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1.  Identification of Borrelia burgdorferi ospC genotypes in canine tissue following tick infestation: Implications for Lyme disease vaccine and diagnostic assay design 
Veterinary journal (London, England : 1997)  2013;198(2):10.1016/j.tvjl.2013.07.019.
In endemic regions, Lyme disease is a potential health threat to dogs. Canine Lyme disease manifests with arthritis-induced lameness, anorexia, fever, lethargy, lymphadenopathy and, in some cases, fatal glomerulonephritis. A recent study revealed that the regional mean for the percentage of seropositive dogs in the Northeast of the USA is 11.6%. The outer surface protein C (OspC) of Lyme disease spirochetes is an important virulence factor required for the establishment of infection in mammals. It is a leading candidate in human and canine Lyme disease vaccine development efforts. Over 30 distinct ospC phyletic types have been defined. It has been hypothesized that ospC genotype may influence mammalian host range. In this study, Ixodes scapularis ticks collected from the field in Rhode Island were assessed for infection with B. burgdorferi. Ticks were fed on purpose bred beagles to repletion and infection of the dogs was assessed through serology and PCR. Tissue biopsies (n = 2) were collected from each dog 49 days post-tick infestation (dpi) and the ospC genotype of the infecting strains determined by direct PCR of DNA extracted from tissue or by PCR after cultivation of spirochetes from biopsy samples. The dominant ospC types associated with B. burgdorferi canine infections differed from those associated with human infection, indicating a relationship between ospC sequence and preferred host range. Knowledge of the most common ospC genotypes associated specifically with infection of dogs will facilitate the rational design of OspC-based canine Lyme disease vaccines and diagnostic assays.
doi:10.1016/j.tvjl.2013.07.019
PMCID: PMC3872846  PMID: 23962611
Lyme disease; Borrelia burgdorferi; Ticks; Canine; OspC; Vaccine
2.  Microbes Bind Complement Inhibitor Factor H via a Common Site 
PLoS Pathogens  2013;9(4):e1003308.
To cause infections microbes need to evade host defense systems, one of these being the evolutionarily old and important arm of innate immunity, the alternative pathway of complement. It can attack all kinds of targets and is tightly controlled in plasma and on host cells by plasma complement regulator factor H (FH). FH binds simultaneously to host cell surface structures such as heparin or glycosaminoglycans via domain 20 and to the main complement opsonin C3b via domain 19. Many pathogenic microbes protect themselves from complement by recruiting host FH. We analyzed how and why different microbes bind FH via domains 19–20 (FH19-20). We used a selection of FH19-20 point mutants to reveal the binding sites of several microbial proteins and whole microbes (Haemophilus influenzae, Bordetella pertussis, Pseudomonas aeruginosa, Streptococcus pneumonia, Candida albicans, Borrelia burgdorferi, and Borrelia hermsii). We show that all studied microbes use the same binding region located on one side of domain 20. Binding of FH to the microbial proteins was inhibited with heparin showing that the common microbial binding site overlaps with the heparin site needed for efficient binding of FH to host cells. Surprisingly, the microbial proteins enhanced binding of FH19-20 to C3b and down-regulation of complement activation. We show that this is caused by formation of a tripartite complex between the microbial protein, FH, and C3b. In this study we reveal that seven microbes representing different phyla utilize a common binding site on the domain 20 of FH for complement evasion. Binding via this site not only mimics the glycosaminoglycans of the host cells, but also enhances function of FH on the microbial surfaces via the novel mechanism of tripartite complex formation. This is a unique example of convergent evolution resulting in enhanced immune evasion of important pathogens via utilization of a “superevasion site.”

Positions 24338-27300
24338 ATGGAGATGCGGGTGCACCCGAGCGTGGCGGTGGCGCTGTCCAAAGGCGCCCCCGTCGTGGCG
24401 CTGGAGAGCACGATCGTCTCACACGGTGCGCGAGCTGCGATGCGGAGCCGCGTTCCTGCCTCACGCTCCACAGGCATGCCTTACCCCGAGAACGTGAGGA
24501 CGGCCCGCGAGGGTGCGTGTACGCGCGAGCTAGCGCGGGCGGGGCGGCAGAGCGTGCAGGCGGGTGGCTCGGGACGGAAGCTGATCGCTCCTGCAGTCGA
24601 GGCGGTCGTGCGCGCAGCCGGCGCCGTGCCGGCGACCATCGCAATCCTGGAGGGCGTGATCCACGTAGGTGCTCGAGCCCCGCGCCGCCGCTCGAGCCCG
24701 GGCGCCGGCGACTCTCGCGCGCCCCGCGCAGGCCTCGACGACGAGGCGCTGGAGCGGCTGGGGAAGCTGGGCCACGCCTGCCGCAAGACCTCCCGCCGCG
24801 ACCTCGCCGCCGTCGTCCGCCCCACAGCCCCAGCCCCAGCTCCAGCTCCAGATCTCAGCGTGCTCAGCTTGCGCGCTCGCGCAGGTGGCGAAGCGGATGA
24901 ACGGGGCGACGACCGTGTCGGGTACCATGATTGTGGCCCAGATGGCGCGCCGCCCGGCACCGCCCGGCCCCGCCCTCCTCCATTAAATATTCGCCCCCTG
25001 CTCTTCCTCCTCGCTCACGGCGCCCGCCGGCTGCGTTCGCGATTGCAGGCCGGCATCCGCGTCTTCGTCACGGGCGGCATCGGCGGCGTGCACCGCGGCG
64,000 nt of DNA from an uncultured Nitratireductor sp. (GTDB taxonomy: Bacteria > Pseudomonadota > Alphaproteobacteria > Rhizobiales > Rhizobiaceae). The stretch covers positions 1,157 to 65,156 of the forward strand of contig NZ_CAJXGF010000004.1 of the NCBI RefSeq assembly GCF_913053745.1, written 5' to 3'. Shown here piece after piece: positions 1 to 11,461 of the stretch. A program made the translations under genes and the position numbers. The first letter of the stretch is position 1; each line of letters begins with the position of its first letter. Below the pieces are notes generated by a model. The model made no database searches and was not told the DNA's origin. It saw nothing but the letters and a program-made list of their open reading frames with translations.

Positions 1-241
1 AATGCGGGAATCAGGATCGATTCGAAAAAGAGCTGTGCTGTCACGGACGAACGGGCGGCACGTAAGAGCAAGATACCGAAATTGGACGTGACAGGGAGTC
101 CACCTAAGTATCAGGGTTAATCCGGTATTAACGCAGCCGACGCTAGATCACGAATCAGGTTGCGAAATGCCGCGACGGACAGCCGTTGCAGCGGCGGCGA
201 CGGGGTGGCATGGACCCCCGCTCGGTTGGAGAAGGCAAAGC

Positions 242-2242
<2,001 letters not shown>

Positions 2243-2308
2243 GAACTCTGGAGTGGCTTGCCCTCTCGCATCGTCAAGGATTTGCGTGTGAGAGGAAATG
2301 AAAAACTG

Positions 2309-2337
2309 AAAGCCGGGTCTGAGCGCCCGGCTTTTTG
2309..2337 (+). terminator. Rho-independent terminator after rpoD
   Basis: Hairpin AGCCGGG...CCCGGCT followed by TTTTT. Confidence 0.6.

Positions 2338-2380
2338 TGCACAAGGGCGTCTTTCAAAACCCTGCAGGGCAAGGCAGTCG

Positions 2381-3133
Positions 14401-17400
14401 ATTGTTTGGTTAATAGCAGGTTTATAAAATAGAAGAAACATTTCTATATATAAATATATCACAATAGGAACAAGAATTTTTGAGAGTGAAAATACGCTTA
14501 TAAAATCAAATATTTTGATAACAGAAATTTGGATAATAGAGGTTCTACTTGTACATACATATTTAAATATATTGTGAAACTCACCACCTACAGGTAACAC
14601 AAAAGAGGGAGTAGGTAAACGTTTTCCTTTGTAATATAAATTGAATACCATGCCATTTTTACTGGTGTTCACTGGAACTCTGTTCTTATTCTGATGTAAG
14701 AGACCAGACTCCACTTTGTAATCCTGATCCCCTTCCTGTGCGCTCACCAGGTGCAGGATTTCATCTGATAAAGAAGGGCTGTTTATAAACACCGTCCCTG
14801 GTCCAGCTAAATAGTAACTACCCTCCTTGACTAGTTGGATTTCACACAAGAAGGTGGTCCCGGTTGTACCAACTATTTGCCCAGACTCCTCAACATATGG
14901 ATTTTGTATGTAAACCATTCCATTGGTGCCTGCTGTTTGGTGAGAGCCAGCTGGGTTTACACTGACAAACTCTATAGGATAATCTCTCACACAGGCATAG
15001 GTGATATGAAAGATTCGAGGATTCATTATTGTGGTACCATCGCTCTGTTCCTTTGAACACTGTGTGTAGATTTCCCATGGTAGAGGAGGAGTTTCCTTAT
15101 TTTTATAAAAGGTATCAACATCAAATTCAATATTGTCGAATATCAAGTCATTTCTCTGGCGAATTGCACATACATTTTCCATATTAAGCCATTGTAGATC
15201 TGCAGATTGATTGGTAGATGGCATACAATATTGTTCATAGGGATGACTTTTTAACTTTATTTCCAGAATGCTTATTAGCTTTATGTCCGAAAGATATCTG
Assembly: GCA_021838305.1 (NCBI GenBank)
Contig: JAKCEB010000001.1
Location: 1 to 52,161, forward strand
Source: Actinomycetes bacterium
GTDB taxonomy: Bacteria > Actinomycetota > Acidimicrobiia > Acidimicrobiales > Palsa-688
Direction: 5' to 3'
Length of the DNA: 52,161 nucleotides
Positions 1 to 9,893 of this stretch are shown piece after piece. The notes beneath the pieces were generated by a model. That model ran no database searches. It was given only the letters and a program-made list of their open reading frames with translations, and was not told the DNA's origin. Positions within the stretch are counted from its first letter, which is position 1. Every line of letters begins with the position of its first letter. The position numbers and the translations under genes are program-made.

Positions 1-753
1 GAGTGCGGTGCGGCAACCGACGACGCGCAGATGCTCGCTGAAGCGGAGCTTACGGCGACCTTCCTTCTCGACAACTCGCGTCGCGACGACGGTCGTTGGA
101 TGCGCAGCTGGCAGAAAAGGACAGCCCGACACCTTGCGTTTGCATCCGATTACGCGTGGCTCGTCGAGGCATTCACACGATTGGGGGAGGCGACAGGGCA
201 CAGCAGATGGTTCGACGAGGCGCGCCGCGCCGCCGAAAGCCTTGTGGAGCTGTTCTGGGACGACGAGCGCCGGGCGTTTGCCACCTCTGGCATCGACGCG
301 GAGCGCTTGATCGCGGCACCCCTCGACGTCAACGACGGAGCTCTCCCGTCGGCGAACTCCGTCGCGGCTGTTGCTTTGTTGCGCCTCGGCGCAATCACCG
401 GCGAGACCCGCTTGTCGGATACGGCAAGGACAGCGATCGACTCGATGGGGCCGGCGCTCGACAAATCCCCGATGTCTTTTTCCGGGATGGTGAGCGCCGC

Author Summary
Complement is an important arm of innate immunity. Activation of this plasma protein cascade leads to opsonization of targets for phagocytosis, direct lysis of Gram-negative bacteria, and enhancement of the inflammatory and acquired immune responses. No specific signal is needed for activation of the alternative pathway of complement, leading to its activation on all unprotected surfaces. Pathogenic microbes need to evade this pathway, and several species are known to recruit host complement inhibitor factor H (FH) to prevent the activation. FH is important for protection of host cells, too, as defects in FH lead to a severe autoreactive disease, atypical hemolytic uremic syndrome. We have now identified at the molecular level a common mechanism by which seven different microbes, Haemophilus influenzae, Bordetella pertussis, Pseudomonas aeruginosa, Streptococcus pneumoniae, Candida albicans, Borrelia burgdorferi and B. hermsii, recruit FH. All microbes bind FH via a common site on domain 20, which facilitates formation of a tripartite complex between the microbial protein, the main complement opsonin C3b, and FH. We show that, by utilizing the common microbial binding site on FH20, microbes can inhibit complement more efficiently. This detailed knowledge on mechanism of complement evasion can be used in developing novel antimicrobial chemotherapy.